A little over a week ago (February 18th, 2021), NASA’s Perseverance rover landed in the Jezero crater on the surface of Mars. In what was truly a media circus, people from all over the world tuned to watch the live coverage of the rover landing. When Perseverance touched down, it wasn’t just the mission controllers at NASA who triumphantly jumped to their feet to cheer and applaud.

In the days that followed, the world was treated to all kinds of media that showed the surface of Mars and the descent. The most recent comes from the Trace Gas Orbiter (TGO), which is part of the ESA-Roscosmos ExoMars program. From its vantage point, high above the Martian skies, the TGO caught sight of Perseverance in the Jezero crater and acquired images that show the rover and other elements of its landing vehicle.

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What a Geologist Sees When They Look at Perseverance’s Landing Site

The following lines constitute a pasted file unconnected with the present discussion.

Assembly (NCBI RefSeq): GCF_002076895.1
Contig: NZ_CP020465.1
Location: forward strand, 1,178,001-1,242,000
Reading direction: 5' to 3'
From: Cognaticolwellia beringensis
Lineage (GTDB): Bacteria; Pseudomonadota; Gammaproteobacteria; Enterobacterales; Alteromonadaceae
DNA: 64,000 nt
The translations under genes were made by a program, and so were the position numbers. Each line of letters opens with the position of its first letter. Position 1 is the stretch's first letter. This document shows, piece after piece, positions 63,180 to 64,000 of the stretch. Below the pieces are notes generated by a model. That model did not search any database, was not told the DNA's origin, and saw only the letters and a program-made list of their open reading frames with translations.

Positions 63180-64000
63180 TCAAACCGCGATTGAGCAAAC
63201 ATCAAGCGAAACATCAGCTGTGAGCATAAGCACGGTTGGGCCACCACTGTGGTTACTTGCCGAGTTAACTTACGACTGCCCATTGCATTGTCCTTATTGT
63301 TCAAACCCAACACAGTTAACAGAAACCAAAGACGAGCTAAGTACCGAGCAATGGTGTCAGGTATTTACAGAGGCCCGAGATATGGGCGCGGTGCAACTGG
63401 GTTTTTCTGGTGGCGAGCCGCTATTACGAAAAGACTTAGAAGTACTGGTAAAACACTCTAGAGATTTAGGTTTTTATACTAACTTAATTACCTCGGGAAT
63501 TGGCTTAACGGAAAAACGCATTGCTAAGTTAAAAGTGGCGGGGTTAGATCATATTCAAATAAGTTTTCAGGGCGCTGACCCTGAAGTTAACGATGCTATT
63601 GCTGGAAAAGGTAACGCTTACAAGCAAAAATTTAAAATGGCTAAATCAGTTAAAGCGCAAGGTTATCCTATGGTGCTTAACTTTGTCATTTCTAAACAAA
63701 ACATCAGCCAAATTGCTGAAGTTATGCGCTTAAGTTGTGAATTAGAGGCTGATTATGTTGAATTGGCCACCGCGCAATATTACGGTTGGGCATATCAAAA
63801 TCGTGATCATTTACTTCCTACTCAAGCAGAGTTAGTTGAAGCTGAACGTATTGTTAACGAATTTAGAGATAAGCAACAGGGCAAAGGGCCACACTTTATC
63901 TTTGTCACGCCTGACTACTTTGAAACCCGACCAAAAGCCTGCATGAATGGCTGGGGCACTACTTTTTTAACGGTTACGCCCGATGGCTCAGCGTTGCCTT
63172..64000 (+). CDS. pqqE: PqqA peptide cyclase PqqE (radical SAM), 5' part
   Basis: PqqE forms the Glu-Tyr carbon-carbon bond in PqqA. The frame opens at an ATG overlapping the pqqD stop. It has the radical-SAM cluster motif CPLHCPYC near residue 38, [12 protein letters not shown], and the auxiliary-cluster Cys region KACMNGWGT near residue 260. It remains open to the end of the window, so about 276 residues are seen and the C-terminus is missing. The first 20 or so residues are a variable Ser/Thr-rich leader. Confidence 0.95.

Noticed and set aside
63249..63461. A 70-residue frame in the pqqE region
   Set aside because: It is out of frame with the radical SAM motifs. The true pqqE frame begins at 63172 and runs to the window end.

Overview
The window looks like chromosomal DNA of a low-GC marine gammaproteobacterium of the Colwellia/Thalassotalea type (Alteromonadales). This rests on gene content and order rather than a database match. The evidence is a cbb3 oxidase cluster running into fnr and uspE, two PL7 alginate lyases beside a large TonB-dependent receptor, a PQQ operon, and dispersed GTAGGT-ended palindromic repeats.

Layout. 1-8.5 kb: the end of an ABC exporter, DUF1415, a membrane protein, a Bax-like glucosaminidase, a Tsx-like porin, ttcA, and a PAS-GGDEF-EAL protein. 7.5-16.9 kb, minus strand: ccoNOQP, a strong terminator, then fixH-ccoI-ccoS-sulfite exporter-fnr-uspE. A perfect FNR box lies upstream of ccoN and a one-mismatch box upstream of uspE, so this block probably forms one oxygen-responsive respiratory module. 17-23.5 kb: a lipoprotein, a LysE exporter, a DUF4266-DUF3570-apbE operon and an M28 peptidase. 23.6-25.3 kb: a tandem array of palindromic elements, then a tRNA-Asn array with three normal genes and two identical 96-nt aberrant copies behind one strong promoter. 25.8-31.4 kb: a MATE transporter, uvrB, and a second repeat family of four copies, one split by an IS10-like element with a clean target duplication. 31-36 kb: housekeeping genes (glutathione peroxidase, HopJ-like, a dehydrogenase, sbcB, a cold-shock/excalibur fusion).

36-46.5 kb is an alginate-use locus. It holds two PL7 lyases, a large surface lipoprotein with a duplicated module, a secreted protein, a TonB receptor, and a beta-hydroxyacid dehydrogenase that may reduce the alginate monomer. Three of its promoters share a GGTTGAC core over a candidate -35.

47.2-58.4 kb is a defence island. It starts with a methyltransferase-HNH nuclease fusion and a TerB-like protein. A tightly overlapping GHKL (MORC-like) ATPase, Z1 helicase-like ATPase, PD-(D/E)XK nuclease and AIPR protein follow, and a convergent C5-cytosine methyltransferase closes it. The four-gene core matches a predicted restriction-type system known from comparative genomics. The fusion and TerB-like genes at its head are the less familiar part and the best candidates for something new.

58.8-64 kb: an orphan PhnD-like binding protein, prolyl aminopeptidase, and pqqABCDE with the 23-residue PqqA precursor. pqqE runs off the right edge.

Geologists love fieldwork. They love getting their specialized hammers and chisels into seams in the rock, exposing unweathered surfaces and teasing out the rock’s secrets. Mars would be the ultimate field trip for many of them, but sadly, that’s not possible.

Instead, we’ve sent the Perseverance rover on the field trip. But if a geologist were along for the ride, what would it look like to them?

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Since Perseverance is Searching for Life, What Will it Be Looking for?

You have to be careful what you say to people. When NASA or someone else says that the Perseverance rover will be looking for fossil evidence of ancient life, the uninformed may guffaw loudly. Or worse, they may think that scientists are looking for actual animal skeletons or something.

Of course, that’s not the case.

So what is Perseverance looking for?

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Perseverance has Landed. Here are its First Pictures From the Surface of Mars

They’ve done it again. After a journey of nearly seven months for the Perseverance rover, the Navigation and Entry, Descent and Landing teams successfully guided their intrepid traveler to a pinpoint landing inside Jezero Crater on Mars on February 18, 2021.